In this week’s edition of PoliticsOhio, Emily McCord speaks to Jessica Werhman. She’s a reporter for the Dayton Daily News and the Columbus Dispatch based in Washington D.C. Wehrman breaks down the redistricting map proposed by Republicans and discusses the implications on the Miami Valley.
Emily McCord: The Republican plan for redistricting in Ohio has a lot of implications for the Miami Valley. They’ve proposed a map and one of the things it does is combine Mike Turner’s 3rd district and Steve Austria’s 7th district into the new 10th district, pitting them against each other in the 2012 election. So, to start, what does this mean for voters here?
Jessica Werhman: Well, first of all, it means you’ll have a primary election and it looks like it has the potential to be bruising. If you look at the new district, the district that’s being proposed, it would take most of Montgomery county, Greene, Fayette, Pickaway and Fairfield. Now Montgomery County is in Mike Turner’s district. Congressman Austria, meanwhile, represents Greene, Fayette, Pickaway, Fairfield and I believe parts of Ross County. A lot of these counties, three of these counties, are currently in Congressman Austria’s district and one of these counties are currently Congressman Turner’s district. Now the implication for the Miami Valley, well, there are a couple of them. First of all, Montgomery County is split more significantly than it has been before. A bigger chunk is going to go to House Speaker John Boehner’s 8th congressional district. The other implication is that, for all intents and purposes, Wright-Patterson Air Force Base, which used to be represented mostly by Congressman Austria and Congressman Turner with a little sliver for House Speaker John Boehner, it’s going to be represented by two folks, Boehner and whoever wins this district.
EM: So when it comes to Wright-Patterson Air Force Base, we’re basically going from three representatives protecting it to two?
JW: Currently, under the map the currently exists, Congressman Austria represents Wright-Patterson Air Force Base. Also, he represents Clark County right now, so he’s got the air base there which also has a close relationship with Wright-Patterson Air Force Base. Congressman Turner also represents the base and Speaker Base represents a small sliver of the base. The overwhelming bulk of the base is represented by Congressman Turner and Congressman Austria. Congressman Boehner is a defender of Wright-Patt, but he, well, first of he’s Speaker of the House. He’s got a pretty big job. Second of all, Congressman or Speaker Boehner is not somebody who is traditionally been an earmark person. When he came into congress, he said ‘if you hired me to get pork for the district, then you’re hiring the wrong guy’. He’s never been somebody who goes for specific local project. It definitely helps to have the Speaker of the House representing. But the bulk effect is that you go from three two.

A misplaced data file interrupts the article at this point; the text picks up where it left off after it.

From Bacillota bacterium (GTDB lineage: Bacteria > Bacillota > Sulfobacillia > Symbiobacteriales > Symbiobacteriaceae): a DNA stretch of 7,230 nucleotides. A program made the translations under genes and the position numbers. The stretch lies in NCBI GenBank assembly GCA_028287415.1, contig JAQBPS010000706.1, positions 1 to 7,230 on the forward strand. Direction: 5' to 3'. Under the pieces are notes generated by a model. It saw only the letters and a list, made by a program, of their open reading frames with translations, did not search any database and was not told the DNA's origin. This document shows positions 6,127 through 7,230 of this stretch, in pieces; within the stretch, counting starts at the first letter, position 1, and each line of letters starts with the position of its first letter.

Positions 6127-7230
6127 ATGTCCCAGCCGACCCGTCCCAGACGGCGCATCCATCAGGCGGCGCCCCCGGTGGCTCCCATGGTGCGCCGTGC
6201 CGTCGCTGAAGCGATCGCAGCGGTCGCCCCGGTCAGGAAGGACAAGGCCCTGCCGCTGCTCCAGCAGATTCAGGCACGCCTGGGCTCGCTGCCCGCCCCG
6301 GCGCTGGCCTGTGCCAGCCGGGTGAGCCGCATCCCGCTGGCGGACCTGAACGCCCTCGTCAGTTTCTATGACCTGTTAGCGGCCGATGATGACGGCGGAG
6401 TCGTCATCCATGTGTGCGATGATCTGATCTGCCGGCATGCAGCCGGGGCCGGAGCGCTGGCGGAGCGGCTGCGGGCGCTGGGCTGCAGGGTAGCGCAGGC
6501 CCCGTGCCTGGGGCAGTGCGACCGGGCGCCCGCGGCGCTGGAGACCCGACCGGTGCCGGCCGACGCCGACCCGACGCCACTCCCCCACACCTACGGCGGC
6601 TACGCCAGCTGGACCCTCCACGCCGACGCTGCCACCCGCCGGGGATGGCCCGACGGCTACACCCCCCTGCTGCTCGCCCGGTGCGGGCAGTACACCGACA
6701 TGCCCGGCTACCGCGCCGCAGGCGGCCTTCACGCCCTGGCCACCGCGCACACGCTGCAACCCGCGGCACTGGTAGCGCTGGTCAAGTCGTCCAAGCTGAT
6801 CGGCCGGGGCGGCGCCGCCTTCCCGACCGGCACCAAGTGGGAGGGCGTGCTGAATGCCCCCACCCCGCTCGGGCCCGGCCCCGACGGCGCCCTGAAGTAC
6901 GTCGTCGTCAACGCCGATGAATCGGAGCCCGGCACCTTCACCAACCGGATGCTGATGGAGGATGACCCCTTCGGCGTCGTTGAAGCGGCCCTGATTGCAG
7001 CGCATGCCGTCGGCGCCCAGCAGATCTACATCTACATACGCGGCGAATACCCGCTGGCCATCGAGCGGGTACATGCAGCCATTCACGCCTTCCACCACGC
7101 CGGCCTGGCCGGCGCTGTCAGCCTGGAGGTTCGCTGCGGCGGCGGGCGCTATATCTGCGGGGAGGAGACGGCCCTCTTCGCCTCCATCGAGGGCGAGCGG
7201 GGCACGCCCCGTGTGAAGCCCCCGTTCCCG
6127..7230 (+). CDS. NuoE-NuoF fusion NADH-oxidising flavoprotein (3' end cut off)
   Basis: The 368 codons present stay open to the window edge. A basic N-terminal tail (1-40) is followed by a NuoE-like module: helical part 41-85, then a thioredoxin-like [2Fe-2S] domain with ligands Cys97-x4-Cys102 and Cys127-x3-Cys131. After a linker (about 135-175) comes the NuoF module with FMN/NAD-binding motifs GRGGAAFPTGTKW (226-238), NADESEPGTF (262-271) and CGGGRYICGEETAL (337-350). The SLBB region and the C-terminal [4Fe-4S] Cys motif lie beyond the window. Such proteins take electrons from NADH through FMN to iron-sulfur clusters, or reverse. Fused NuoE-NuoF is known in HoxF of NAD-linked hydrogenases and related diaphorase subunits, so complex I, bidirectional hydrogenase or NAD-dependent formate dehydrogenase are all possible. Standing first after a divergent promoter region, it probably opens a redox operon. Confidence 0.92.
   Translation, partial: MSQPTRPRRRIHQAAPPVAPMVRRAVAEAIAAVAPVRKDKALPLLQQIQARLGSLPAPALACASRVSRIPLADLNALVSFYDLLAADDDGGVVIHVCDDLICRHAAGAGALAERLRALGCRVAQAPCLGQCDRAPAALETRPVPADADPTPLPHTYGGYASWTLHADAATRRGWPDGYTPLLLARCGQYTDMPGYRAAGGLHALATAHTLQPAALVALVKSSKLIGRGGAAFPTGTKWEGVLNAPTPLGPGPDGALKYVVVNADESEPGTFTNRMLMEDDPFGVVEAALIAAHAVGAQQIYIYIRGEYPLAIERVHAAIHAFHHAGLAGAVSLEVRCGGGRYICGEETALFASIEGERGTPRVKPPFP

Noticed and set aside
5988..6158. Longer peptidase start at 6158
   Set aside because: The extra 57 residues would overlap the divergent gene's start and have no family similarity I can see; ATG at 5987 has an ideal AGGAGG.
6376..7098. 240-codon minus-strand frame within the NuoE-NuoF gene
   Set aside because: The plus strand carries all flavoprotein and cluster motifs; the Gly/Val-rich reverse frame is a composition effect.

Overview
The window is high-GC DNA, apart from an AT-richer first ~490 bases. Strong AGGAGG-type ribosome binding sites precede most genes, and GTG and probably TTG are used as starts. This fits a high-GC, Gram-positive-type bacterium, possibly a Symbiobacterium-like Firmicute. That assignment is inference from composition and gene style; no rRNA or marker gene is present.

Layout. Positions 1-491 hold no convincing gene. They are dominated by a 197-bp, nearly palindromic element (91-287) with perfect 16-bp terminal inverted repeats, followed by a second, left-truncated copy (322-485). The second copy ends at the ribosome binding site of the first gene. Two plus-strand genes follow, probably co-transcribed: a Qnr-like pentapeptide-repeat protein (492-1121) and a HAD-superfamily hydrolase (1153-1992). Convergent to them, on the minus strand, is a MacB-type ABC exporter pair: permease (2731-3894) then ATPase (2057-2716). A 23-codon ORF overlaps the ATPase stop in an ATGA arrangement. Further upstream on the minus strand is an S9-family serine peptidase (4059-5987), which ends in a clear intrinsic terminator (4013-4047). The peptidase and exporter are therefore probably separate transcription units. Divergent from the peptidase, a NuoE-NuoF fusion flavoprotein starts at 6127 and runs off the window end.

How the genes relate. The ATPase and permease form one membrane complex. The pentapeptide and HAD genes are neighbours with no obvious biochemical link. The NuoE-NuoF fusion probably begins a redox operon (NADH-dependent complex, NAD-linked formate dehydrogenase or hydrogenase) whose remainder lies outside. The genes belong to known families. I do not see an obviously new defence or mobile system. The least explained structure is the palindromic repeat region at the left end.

EM: And I want to talk about Clark County because there’s going to be some changes there, too. What will see under this new proposed plan?
JW: Clark County is a really interesting county to me. Right now, it’s in Congressman Austria’s district, and the whole thing is in Congressman Austria’s district. Under this, it will be split into two. A portion of it, the Springfield area, would be represented by Congressman Jim Jordan of Urbana. He represents currently the 4th congressional district which includes Champaign county, Logan, Shelby, Auglaize county and kind of a swath that goes into north-central Ohio. So, he gets Springfield. But the west, the rural areas, even going to the western part of the county would get Congressman Steve Stivers. He’s a Columbus area congressman. But under this new proposal, this is actually one of the more interesting districts. It’s a reverse “C” shape swath of Ohio. It includes Clark county, Madison county, it goes into part of Franklin, it goes to Highland county, part of Ross county… So you’ve got a congressional district that goes from Clark county over to Athens county. It’s a really interesting shape district when you look at the map. It’s not really easy to say this is a Miami Valley congressional district. Instead you’ve got some of these districts that aren’t particularly regional. Clark county, it’s really hard for me to sort of find a commonality between these two regions. I think the common bond is that the districts are drawn upon partisan lines.
EM: Ohio Democrats are calling foul on this map proposal. What’s the latest?
JW: The Democrats indicated as early as Thursday that they were going to cry foul over this map. On Thursday morning, Ohio Democratic chairman Chris Redfern said that Democrats were prepared to use every tool at their disposal to fight the map. Redfern also indicated during that press briefing that he was weighing his options for legal challenges. They’re looking into a possible referendum campaign. So, while the map passed the house on Thursday and could go to the senate as early as next week, it’s possible we’re going to see some pretty strong opposition to this map.